4.00 of 5 Stars
For original review see The Prism Book Alliance Blog online
If you adore men behaving heroically and you love historical MM romance pick up a copy of Hunting the Spy by Tyler Flynn and buckle in for the ride.
Nathan Kennett is a proud but bitter and disillusioned man. The son of a wine merchant Nathan views all aristocracy as deceitful and untrustworthy. A view shaped as much by those who treated him with distain in his father’s warehouse and the Duke who first bedded him, then sent him away the morning afterwards with a penny for his trouble. Nathan is a spy catcher. He lives and works in a world of treachery and deceit. Nathan’s latest job is to identify the traitor who is passing English defence secrets to the French. Ensconced in the tiny Kentish fishing village of Deal the last thing Nathan expects is to find is his ex-lover, Sir Peter Ross, crouched over a dead body, holding a pistol in his hands.
Nathan and Peter had a short lived affair that didn’t end on the best of terms. Coming from two different classes Nathan struggled to reconcile his feelings about the aristocracy with how obsessed he was with Peter. He thought Peter was different but in the end Peter ended their relationship with an indifferent air and the cold and callous words “I don’t think there’s any point in our carrying on this relationship, is there?”
Did Peter murder the dead man? Peter claims he is innocent. Can Nathan believe Peter, a part of him wants to, a part of him doesn’t want to see Peter swinging from the end of a rope but can the two men work together to solve the murder. Can Peter be trusted?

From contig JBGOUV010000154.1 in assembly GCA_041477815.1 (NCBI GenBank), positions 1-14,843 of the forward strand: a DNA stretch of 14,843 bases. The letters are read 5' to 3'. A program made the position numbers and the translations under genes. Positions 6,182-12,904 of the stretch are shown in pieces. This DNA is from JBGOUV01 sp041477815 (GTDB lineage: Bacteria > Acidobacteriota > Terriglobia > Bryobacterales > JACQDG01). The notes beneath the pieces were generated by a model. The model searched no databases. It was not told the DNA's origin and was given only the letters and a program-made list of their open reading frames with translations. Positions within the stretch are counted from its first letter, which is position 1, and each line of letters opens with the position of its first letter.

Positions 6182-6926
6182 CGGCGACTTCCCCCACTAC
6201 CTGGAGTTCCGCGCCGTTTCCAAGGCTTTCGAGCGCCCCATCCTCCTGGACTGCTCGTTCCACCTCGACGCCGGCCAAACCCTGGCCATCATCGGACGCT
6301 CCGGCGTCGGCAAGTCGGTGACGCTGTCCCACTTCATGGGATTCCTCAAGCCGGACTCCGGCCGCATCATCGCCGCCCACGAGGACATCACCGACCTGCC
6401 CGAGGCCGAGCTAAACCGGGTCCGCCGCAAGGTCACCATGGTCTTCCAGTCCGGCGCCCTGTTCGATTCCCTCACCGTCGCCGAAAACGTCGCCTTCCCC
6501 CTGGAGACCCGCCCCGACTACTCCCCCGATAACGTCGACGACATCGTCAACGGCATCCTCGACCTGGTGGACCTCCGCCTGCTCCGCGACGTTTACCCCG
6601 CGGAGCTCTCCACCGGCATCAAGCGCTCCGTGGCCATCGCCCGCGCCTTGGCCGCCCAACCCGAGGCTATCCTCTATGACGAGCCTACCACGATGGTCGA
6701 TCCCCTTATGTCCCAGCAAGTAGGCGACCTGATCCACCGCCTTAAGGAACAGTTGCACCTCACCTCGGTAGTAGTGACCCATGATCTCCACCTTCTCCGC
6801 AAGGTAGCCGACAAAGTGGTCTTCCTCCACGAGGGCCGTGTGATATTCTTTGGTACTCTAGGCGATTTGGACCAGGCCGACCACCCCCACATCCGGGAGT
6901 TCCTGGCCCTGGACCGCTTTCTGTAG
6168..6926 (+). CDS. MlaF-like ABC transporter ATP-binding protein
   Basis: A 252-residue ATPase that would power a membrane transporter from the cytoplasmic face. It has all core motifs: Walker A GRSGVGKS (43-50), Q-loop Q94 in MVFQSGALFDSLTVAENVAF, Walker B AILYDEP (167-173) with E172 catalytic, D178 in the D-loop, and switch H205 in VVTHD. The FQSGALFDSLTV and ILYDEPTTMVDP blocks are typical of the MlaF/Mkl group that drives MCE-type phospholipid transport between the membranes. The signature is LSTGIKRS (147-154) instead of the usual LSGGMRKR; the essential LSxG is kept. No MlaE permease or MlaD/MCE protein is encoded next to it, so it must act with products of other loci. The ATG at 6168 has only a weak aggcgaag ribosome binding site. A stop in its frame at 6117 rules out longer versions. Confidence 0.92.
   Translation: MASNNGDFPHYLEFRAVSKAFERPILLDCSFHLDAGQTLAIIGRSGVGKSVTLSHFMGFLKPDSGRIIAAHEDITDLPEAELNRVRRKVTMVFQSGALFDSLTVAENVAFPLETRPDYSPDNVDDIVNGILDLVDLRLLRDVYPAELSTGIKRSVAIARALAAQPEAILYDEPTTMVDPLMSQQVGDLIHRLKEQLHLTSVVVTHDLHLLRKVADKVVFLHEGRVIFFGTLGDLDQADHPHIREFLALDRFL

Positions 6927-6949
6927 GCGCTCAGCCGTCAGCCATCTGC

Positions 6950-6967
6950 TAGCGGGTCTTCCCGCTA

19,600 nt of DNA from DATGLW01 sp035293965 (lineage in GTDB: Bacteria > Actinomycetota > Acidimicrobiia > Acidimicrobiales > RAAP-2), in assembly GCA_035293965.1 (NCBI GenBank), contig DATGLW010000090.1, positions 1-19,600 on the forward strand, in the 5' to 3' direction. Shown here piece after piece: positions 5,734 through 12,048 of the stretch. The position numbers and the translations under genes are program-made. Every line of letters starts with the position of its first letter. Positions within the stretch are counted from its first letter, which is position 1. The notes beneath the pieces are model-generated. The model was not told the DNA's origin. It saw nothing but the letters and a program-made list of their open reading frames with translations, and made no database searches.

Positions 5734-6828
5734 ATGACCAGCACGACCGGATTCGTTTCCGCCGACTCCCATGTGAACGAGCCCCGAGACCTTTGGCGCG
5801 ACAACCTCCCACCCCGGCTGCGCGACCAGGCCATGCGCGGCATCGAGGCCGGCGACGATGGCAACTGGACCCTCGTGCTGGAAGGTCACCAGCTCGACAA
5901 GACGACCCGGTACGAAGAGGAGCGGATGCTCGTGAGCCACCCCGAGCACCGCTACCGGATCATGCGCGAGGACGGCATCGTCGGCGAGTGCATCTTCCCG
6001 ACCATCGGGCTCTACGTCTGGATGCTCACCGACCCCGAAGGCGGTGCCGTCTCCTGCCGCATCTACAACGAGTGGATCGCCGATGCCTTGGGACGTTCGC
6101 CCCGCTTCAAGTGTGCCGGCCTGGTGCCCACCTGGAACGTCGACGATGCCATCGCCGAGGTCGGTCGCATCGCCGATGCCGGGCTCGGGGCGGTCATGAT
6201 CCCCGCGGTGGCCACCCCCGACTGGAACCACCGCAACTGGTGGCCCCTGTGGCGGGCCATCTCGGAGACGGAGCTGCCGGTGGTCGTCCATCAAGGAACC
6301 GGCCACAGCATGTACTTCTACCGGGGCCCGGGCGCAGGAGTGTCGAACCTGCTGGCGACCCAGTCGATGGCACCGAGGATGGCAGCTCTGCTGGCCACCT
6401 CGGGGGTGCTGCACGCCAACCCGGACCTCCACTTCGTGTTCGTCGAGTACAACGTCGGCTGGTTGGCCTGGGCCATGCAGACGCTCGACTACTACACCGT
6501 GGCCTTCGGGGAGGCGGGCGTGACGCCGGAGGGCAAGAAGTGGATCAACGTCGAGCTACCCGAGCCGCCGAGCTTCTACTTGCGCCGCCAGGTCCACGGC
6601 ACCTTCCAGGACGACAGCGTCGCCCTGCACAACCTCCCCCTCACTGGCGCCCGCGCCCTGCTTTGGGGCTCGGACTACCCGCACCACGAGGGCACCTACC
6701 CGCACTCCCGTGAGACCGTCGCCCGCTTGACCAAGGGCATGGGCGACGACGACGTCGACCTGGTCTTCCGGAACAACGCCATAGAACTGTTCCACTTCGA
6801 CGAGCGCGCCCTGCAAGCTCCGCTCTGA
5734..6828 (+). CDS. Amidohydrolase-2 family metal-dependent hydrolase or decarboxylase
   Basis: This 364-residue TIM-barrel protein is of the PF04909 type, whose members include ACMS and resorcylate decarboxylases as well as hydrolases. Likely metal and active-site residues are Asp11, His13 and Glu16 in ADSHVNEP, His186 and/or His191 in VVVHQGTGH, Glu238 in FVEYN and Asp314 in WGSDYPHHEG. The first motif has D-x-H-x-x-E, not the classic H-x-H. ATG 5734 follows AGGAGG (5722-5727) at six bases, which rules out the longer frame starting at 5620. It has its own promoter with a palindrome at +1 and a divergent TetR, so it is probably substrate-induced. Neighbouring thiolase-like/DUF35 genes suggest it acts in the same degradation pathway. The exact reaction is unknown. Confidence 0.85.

Hunting the Spy is Tyler Flynn’s second book, and I loved it as much as his first, Chasing the Rebel. The story is intense from the word go, it’s action packed, full of glorious detail and it had more than enough plot twists to keep my head spinning around.
What I loved most of all though is the relationship between the Nathan and Peter. The story is told mainly through Nathan’s POV. It’s his feelings and emotions we see. What we know of Peter is through what he says and does. Nathan views all aristocracy as callow and untrustworthy, yet his job and his very life involves keeping the status quo as it is. Nathan finds his proximity to Peter difficult to handle. As Nathan spends more time with Peter he struggles to view him objectively. He’s losing his detachment and that could cost Nathan his life.
Peter comes across initially equally as angry and bitter, his flippant attitude hiding his real emotions. As the two men work together to identify the traitor and murderer their relationship, and how it ended, is gradually explained and what became obvious to me, if not to Nathan, is that Peter loves Nathan dearly, he just has no idea how to deal with his feelings or the man himself. Both men bring out the worst in each other, they taunt each other constantly with sarcastic statements and appear on the surface to barely tolerate each other, but it’s all a ruse to hide their true feelings. They are both drawn to each other like moths to a flame. It’s only when Peter is in danger than Nathan finally realizes what Peter means to him. “Only Peter mattered. Sir Peter Ross. Knight of the Realm. His Knight”
I loved Hunting the Spy enormously but the only thing that I couldn’t shake off was the impression that the plot was very similar to Chasing the Rebel. Same scenarios, same type of adversary, same plot twists, just a different situation with different characters, even the ending seemed the same type of ending. That wasn’t an issue for me as I loved Chasing the Rebel but it might become a niggle for some readers, it certainly won’t stop me soaking up more of Tyler Flynn’s work, he’s become an auto buy for me now.